An Iraqi man holds a placard bearing a portrait of Shiite Muslim spiritual leader Grand Ayatollah Ali al-Sistani in Basra on June 19, 2014
An Iraqi man holds a placard bearing a portrait of Shiite Muslim spiritual leader Grand Ayatollah Ali al-Sistani in Basra on June 19, 2014 © Haidar Mohammed Ali - AFP/File
An Iraqi man holds a placard bearing a portrait of Shiite Muslim spiritual leader Grand Ayatollah Ali al-Sistani in Basra on June 19, 2014
AFP
Last updated: July 11, 2014

Iraq's top Shiite cleric warns feuding politicians

Grand Ayatollah Ali al-Sistani, the highest religious authority for Iraq's Shiite majority, urged politicians Friday to stop quarrelling and avoid further delays in picking a new leadership.

In a sermon delivered by his representative in the holy Shiite city of Karbala, south of Baghdad, Sistani reiterated his appeal for Iraq's fractious politicians to unite in the face of a jihadist-led offensive that has plunged the country into its worst crisis in years.

"The current and future challenges and risks Iraq is facing... require all political blocs to adopt a brave, patriotic and honest stance," Sheikh Abdul Mahdi al-Karbalai said, rendering Sistani's sermon during Friday prayers.

Parliament is due to meet on Sunday in a fresh bid to select a new speaker, president and prime minister -- jobs that according to an unofficial agreement are alloted to a Sunni Arab, Kurd and Shiite Arab respectively.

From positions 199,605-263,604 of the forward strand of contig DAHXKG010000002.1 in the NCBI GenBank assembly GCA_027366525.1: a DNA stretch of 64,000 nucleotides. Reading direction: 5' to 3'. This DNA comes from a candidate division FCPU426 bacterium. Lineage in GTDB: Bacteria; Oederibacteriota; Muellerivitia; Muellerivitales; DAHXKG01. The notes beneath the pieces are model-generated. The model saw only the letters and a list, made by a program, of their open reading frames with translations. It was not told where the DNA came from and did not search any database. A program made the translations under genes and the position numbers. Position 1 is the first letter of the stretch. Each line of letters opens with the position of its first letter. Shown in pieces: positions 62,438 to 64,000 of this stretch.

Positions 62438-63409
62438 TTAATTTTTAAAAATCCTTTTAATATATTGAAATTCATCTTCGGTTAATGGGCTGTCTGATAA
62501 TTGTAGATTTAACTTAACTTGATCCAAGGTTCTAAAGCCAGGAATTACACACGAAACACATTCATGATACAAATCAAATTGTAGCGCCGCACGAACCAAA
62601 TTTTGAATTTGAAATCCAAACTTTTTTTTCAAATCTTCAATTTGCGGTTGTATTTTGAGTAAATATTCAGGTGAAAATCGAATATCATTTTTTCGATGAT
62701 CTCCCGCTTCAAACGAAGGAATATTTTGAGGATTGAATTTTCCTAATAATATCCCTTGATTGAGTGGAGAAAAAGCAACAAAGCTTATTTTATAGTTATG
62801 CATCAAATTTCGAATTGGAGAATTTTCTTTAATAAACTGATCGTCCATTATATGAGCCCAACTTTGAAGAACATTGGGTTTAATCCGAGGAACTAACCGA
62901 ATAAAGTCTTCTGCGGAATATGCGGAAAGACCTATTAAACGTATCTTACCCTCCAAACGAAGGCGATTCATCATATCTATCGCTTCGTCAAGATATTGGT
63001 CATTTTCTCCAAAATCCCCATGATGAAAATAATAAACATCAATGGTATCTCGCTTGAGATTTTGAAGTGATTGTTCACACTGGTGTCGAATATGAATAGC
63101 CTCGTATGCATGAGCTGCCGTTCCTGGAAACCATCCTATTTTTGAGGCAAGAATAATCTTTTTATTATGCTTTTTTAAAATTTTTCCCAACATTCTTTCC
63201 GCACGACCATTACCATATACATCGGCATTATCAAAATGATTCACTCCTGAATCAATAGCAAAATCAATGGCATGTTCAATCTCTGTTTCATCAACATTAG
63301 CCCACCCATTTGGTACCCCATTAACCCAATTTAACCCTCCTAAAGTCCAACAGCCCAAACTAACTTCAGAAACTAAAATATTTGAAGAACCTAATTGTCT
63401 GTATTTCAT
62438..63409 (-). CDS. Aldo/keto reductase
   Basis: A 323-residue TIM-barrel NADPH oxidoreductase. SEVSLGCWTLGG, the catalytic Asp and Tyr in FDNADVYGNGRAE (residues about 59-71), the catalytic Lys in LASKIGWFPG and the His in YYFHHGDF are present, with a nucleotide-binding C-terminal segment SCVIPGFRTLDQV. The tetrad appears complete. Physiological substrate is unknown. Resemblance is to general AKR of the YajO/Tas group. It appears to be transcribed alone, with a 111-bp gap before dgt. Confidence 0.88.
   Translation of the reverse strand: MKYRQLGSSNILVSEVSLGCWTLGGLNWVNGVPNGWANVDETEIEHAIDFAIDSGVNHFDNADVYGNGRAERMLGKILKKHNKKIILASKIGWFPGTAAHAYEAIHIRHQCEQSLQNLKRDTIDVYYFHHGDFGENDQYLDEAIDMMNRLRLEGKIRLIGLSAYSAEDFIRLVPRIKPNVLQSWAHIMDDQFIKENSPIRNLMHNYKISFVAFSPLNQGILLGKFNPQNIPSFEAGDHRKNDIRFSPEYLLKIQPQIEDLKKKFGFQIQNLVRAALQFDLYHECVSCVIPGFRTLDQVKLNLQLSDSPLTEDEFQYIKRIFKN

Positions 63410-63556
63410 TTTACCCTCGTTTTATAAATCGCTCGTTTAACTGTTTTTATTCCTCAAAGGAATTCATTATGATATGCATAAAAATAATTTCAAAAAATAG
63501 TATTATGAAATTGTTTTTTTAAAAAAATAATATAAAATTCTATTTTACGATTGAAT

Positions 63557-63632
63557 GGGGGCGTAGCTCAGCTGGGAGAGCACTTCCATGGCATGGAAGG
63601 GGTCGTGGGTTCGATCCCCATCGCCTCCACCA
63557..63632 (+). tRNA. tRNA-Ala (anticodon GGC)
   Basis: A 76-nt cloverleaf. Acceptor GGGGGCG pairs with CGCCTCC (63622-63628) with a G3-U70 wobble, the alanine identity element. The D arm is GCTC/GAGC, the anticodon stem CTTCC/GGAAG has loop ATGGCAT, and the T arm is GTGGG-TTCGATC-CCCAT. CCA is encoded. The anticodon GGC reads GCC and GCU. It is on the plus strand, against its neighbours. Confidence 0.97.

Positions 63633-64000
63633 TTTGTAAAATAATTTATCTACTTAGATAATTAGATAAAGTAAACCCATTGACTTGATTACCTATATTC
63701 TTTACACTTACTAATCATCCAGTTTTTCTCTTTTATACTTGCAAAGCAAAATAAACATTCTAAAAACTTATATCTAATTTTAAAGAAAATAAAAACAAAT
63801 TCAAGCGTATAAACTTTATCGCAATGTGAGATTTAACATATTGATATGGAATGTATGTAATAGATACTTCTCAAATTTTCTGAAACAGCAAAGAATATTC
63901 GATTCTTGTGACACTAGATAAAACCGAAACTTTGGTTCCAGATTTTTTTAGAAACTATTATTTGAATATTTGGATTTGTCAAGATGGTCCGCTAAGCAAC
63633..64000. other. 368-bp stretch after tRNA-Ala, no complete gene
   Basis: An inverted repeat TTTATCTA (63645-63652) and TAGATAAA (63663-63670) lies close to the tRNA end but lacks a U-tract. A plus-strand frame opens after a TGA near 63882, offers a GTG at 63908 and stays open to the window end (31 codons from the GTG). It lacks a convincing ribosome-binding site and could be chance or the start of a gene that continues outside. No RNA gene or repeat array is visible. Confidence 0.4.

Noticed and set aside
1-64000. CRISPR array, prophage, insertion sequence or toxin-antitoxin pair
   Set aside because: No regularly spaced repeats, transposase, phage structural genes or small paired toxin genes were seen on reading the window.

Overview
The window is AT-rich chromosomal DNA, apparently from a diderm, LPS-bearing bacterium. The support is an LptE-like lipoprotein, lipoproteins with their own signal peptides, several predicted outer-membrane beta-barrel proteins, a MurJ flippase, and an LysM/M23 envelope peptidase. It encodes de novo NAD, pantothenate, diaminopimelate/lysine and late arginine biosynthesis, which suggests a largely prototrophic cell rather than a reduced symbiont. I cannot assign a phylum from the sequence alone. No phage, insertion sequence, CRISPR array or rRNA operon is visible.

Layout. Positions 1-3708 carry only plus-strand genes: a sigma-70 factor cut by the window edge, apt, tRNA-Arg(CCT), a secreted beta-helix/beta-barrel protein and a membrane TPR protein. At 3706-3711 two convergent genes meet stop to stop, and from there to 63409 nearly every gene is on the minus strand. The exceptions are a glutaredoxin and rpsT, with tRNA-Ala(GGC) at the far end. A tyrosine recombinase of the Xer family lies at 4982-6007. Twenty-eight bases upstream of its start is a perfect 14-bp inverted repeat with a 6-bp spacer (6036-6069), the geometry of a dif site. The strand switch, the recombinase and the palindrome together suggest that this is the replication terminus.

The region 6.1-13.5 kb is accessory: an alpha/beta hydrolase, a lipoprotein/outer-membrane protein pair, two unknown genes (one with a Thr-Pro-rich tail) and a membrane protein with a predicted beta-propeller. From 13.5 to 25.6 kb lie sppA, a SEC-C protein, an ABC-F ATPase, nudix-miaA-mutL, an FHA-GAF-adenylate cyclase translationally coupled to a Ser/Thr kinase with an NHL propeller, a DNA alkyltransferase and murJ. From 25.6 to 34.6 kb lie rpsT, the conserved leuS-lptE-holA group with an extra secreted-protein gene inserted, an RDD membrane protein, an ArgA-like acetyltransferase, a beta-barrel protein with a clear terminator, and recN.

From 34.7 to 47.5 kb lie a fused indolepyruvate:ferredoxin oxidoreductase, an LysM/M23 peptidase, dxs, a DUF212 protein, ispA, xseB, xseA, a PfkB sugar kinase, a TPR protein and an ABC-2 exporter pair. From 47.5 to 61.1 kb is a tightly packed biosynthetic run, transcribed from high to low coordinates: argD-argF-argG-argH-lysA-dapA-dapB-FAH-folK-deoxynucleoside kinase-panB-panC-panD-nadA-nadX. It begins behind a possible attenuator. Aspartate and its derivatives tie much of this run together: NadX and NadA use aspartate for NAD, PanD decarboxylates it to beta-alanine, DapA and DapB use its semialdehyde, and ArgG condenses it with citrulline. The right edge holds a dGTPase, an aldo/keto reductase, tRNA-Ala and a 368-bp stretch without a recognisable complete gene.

The previous session ended in chaos, with some deputies walking out after trading accusations over the month-old crisis sparked by the militant onslaught.

Sistani's sermon said the situation required parliament to be "respectful" and urged MPs "not to overrun constitutional deadlines more than it already has."

"We've always asked politicians appearing in the media to refrain from hateful speeches and mutual recrimination, which further complicate the situation, but unfortunately we find that some are continuing."

Sistani, an octogenarian who lives in the nearby holy city of Najaf, is revered within Iraq's Shiite majority and his stature dwarfs that of any single politician.

But Prime Minister Nuri al-Maliki, himself a Shiite Arab and the leader of the religious party Dawa, has given limited attention to the cleric's appeals in recent days.

The premier has publicly lashed out at the Kurds for expanding their territory on the back of the jihadist onslaught and has also reneged on his vow not to seek a third term in office, despite being seen at home and abroad as an increasingly divisive figure.

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